S: I have a lot of maps as I’m planning to travel the world one day, specifically America, but I do want to explore everywhere. They act as a reminder to my dreams. I collect the elephants because I’m a little superstitious. I’ve heard that elephant ornaments can bring good luck in your home if they have their trunk facing up and you have at least 8, apparently. 

UO: Do you have any sentimental tid-bits hanging about? 

S: I have a beautiful white wrought iron mirror above my fireplace that my nana gave me when I moved in, it’s so special to me as when I was a little girl I used to sit and look in it and pretend it was magical. There’s a massive mirror map picture hanging above my bed that my boyfriend bought for me when we first met. Maybe I can blame him for the map obsession.

UO: If you
could invite anyone to your home for afternoon tea, past or present, who would
it be? 
S: Such a tough question! So many, but Stevie Nicks would be
my number one choice. It could happen, you never know! 
UO: What
would your dream house look like? 

S: A seventies ranch in America full of vintage antiques,
plants, books and cats – preferably in Topanga Canyon.


I have some exciting news, I made it onto Company online last week, after they asked me to write a fun guide on the basics to look out for when buying vintage/secondhand clothing, which I thought was such a great idea, and so I thought it would make a great idea for a blog post too.

Being a vintage buyer and a vintage store owner, this is always something I get asked a lot, so I’ve listed my tips and tricks below (you can also find it on Company here) so I hope this little guide helps when you go treasure hunting!  For me, there’s nothing better than the thrill of discovering a hidden gem. And don’t forgot, vintage pieces are one of a kind, so if you do love it, get it or you’ll regret it.

suitable clothing when vintage shopping
This is kind of an obvious one but the
amount of times I’ve got a kimono fringe or something similar caught when
rummaging for gems (I never learn), so make sure to wear a comfortable, simple
basic outfit when going shopping that you can take off or are able to try
things on quickly over. Minimal to no jewellery and basic to no makeup too if you’re really getting into the zone.
check a vintage piece thoroughly
 Make sure to be on the look out for stains/tears/holes, as a
lot of vintage isn’t in the greatest condition. For example, sewing a missing button
back on is one thing, but replacing a zip or a million moth holes is another. If there are any noticeable tears etc that you spot and they haven’t been written on ‘sold as seen’, don’t be afraid to ask for a discount.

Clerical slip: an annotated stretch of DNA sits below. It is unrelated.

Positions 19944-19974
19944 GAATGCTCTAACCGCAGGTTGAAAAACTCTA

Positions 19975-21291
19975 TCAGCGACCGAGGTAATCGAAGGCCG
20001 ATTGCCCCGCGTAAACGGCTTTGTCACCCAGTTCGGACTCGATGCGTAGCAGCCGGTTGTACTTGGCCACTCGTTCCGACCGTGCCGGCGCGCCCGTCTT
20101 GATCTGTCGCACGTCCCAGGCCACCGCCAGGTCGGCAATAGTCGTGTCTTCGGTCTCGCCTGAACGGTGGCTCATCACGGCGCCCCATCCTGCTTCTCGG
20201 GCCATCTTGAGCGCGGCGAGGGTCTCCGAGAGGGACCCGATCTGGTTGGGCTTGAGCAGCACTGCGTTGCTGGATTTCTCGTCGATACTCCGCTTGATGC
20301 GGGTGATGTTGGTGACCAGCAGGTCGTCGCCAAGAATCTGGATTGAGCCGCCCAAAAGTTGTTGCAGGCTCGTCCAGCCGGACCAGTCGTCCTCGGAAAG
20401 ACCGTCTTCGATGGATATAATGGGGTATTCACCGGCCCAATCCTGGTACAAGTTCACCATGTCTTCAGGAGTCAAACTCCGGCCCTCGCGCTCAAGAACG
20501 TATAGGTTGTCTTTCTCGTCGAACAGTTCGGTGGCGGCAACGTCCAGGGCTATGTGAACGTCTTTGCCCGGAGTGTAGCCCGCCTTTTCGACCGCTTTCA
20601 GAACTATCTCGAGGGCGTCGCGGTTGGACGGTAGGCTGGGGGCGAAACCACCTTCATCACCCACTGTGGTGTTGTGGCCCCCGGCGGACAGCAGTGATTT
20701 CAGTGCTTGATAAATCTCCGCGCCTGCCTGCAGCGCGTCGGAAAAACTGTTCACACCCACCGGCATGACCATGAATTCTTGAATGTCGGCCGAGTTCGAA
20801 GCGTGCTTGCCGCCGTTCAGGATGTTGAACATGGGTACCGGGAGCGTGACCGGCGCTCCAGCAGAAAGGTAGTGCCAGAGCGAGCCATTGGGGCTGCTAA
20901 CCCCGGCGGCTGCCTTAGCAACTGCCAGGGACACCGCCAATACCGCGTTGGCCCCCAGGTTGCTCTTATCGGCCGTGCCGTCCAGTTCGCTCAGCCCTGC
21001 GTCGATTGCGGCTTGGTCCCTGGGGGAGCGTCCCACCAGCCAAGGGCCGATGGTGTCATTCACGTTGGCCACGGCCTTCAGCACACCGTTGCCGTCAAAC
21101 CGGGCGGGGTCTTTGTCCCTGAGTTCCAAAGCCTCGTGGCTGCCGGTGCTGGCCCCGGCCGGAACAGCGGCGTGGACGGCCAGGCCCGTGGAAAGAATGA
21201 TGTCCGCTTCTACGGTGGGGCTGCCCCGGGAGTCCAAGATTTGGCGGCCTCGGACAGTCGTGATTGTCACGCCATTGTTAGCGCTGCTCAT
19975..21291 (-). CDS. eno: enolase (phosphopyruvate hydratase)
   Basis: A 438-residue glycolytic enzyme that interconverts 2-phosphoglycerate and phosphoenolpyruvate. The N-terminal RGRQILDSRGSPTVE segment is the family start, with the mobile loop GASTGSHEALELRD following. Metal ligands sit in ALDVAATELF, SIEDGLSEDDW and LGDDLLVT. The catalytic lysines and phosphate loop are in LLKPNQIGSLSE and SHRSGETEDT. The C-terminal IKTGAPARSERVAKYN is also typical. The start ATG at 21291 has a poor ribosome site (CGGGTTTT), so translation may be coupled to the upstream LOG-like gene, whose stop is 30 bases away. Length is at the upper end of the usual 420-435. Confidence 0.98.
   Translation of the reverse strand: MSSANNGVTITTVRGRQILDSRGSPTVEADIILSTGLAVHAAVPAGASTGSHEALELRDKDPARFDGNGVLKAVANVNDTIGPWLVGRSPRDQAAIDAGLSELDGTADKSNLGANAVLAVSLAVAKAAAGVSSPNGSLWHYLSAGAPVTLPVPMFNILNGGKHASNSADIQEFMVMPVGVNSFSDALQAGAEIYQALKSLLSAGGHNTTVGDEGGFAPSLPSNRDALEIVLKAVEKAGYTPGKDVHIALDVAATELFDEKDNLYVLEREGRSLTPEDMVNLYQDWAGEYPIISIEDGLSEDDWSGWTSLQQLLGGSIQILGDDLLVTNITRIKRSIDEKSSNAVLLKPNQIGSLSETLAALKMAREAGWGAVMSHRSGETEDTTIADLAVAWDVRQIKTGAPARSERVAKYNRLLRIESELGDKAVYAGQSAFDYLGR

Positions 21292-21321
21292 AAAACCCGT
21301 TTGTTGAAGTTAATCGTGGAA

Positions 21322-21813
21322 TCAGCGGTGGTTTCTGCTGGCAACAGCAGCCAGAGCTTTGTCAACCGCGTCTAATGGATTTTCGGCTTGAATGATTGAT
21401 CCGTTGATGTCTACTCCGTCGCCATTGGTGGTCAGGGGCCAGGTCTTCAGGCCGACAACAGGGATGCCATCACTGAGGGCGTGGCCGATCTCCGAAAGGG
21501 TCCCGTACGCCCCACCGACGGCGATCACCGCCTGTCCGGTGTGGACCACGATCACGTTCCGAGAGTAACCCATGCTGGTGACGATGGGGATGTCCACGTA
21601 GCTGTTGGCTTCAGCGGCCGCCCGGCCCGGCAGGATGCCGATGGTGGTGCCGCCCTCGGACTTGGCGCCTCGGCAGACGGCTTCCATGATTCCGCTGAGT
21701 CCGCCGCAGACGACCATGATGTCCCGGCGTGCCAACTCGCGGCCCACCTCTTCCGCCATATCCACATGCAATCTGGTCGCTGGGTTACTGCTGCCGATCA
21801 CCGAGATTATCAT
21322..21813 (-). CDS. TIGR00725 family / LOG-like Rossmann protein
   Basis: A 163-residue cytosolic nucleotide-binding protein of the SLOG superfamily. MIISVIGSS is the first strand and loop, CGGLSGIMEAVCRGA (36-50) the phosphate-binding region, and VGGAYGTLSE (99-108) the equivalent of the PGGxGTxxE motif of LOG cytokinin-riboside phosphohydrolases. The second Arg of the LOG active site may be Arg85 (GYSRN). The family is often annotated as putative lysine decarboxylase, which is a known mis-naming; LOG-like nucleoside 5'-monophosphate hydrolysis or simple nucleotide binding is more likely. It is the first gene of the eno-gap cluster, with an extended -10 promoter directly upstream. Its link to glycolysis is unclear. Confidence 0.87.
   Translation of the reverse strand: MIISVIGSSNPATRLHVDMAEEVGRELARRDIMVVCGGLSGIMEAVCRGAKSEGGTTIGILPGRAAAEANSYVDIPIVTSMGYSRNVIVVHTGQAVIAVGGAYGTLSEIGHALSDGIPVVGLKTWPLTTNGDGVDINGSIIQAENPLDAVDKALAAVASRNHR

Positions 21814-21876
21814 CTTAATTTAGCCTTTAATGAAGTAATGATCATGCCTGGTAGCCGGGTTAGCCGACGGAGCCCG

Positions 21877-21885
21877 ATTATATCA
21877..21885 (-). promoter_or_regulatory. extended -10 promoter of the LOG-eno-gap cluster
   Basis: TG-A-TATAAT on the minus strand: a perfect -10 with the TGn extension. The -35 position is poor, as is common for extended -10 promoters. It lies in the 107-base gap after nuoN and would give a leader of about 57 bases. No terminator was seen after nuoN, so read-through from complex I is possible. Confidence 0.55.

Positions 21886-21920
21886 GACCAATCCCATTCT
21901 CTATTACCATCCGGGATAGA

Also another key thing is to learn your vintage labels before you go and make sure you check them to be sure you’re buying a true vintage product. For example, ‘St Michael’ is actually just old M&S, which I personally wouldn’t class as true vintage but I am forever seeing listed as just that on eBay.

This may sound weird but honestly it’s an
important one. Take a sniff of the armpits- as vintage fabrics, like polyester,
the smell of a previous owner can linger, and so can stains. The standard musty
vintage smell is an easy one to wash out, but anything else usually isn’t! If you are desperate to buy it and it doesn’t smell too great in the armpit area,
this incredible baking soda trick (second down on this article) usually works like  dream.

try things on
Although something may look great on the
hanger, it might not on, and vice versa, you don’t know until you try it on.
Get out of your comfort zone when it comes to trying on different styles and
you might find something you never thought would suit you. Also remember that
vintage will fit a lot differently to today’s clothing, so ignore the size
labels and try it on for yourself to make sure. It’s so much fun to take your best friend and have a trying on session of vintage clothing you wouldn’t usually go for too!

Now this I do a lot. If you find a vintage
piece you love and can’t let go of but there’s something not quite right about
it, think to yourself: if you buy it, can you customize it to suit you? If
you’ve fallen in love with a dress but it’s too long, shorten it! Take out
shoulder pads of 80s blouses, cut the sleeves off a jacket to turn into a
waistcoat, altering an amazing printed dress into a kimono or a two-piece,
having a vision to rework vintage can bring old pieces a new lease of life.
outside the box

Always keep an eye out wherever you go-
You’ll never know where you might find incredible pieces. Get hunting in your
mum or nanas or even your dads wardrobes, charity shops, and car boots are
always a great one too.

All images are from Waiste Vintage, the above image is my wardrobe last year until I decluttered. I was going to originally have all the images of Waiste pieces I’ve found and loved but there are far too many, so make sure you have a look on the instagram where vintage treasures are posted daily. If you ever have any questions about vintage or me or anything like that, feel free to ask me on the waiste tumblr or leave them below and I’ll do my best to answer them!